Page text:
Review by Kerri Milam
The beginning and ending are so beautiful and inspiring - with the intervening parts so heartrending and shaming - but each in its own way should confirm and renew our commitment to the animals.
Human beings wallow in the quicksand of eternal narcissism. The only rights that matter are their own. The only lives that have worth are their own. The only suffering that merits consideration is their own. We can send rockets to the moon - but when it comes to moral evolution, we are still cave-dwelling Troglodytes torturing and murdering each other and animals under the banners of sexism, racism, religion, nationality, and speciesism. It is the latter that is most pervasive and resistant to reform.
Personally, I think psychopathology has become indelibly encoded into the human genome. And like any other affliction, it has its degrees. We easily recognize the blatant evil in the acts of wanton abuse displayed in this documentary - but we are less willing to acknowledge its more subtle form cloaked in the ignominy of indifference.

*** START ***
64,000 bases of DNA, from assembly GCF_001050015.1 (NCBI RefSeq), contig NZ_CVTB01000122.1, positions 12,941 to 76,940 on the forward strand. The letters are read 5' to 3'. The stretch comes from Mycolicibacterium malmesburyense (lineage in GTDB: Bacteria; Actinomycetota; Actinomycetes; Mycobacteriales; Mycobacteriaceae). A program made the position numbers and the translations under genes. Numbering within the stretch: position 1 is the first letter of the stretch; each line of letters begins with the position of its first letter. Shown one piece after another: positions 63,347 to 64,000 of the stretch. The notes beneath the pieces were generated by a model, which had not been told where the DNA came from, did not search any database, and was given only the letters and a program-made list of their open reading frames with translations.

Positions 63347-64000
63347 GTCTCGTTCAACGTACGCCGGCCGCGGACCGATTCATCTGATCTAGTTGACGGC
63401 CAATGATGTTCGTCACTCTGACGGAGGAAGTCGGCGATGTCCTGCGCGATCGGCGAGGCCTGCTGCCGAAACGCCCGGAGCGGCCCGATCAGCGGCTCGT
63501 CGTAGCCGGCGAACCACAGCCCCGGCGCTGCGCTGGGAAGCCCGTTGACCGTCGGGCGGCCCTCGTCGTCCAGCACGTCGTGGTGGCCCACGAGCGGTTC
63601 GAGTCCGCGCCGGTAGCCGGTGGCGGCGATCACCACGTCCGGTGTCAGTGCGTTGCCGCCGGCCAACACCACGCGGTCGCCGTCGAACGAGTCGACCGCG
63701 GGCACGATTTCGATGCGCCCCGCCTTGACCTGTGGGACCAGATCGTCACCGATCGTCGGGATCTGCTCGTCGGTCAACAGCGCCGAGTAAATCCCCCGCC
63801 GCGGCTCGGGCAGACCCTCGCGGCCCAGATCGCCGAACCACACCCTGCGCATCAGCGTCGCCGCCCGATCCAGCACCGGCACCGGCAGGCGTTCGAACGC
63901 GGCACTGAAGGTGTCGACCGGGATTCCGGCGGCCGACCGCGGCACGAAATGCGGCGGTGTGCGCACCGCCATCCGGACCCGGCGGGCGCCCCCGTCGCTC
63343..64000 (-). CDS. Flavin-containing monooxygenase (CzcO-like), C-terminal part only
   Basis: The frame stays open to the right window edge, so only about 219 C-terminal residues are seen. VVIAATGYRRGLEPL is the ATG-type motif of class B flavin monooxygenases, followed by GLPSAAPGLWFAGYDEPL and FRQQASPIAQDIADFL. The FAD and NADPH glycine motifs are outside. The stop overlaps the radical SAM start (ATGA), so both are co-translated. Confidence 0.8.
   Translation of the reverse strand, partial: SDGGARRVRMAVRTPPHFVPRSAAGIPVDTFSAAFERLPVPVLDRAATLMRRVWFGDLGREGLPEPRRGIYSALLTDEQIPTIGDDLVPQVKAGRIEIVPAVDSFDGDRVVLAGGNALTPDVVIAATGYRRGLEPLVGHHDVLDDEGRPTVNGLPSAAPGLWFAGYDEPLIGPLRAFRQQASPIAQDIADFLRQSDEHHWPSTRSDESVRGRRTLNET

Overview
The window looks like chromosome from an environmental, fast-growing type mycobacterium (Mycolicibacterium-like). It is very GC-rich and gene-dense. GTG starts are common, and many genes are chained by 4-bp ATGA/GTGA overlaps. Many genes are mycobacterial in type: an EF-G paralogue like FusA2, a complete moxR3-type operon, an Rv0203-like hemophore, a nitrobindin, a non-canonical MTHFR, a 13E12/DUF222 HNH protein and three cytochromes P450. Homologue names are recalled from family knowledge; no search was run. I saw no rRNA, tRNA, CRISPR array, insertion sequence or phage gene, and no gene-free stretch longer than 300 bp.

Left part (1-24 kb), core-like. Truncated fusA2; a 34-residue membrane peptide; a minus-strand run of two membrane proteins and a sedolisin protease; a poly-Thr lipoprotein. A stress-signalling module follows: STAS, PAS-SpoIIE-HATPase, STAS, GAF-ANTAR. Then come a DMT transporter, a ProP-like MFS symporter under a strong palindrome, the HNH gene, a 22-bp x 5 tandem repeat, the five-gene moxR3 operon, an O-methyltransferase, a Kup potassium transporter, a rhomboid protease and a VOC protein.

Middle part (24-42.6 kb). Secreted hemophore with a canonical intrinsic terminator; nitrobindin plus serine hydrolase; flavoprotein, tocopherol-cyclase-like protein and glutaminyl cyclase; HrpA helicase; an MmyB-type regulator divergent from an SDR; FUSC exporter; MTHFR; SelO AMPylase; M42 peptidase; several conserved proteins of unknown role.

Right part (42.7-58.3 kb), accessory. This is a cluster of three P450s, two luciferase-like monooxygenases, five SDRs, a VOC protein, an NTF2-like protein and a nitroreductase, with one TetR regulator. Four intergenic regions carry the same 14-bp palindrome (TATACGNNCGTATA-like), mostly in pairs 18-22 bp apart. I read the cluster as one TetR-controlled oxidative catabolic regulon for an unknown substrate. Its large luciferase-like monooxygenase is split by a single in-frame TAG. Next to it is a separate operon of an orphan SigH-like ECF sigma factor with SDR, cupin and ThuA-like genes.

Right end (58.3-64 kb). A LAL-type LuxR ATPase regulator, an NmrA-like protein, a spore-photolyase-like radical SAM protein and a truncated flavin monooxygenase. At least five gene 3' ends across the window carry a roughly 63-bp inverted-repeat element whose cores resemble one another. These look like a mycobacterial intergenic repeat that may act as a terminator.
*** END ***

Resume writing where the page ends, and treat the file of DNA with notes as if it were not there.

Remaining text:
It is my unwavering observation after twenty years in the animal rights movement that those who are most cavalier toward the pain of others are the most sensitive to their own - and those who are the most dismissive of the rights of others are the most vociferous about their own.
The movement says it quite eloquently: "Human beings have an infinite capacity for suffering, as long as it's someone else who's suffering." Here is my own - albeit significantly less poetic - translation: "As long as it's not MY fat ass, WHO CARES?"
Even if you can't get through the middle portions (though, if they have to go through it, we should bear witness), at least watch the first segment. The photography and narration are exquisite and will reaffirm and validate - critical in the current political milieu attempting so fervently to marginalize, demonize, and criminalize - who we are and what we do.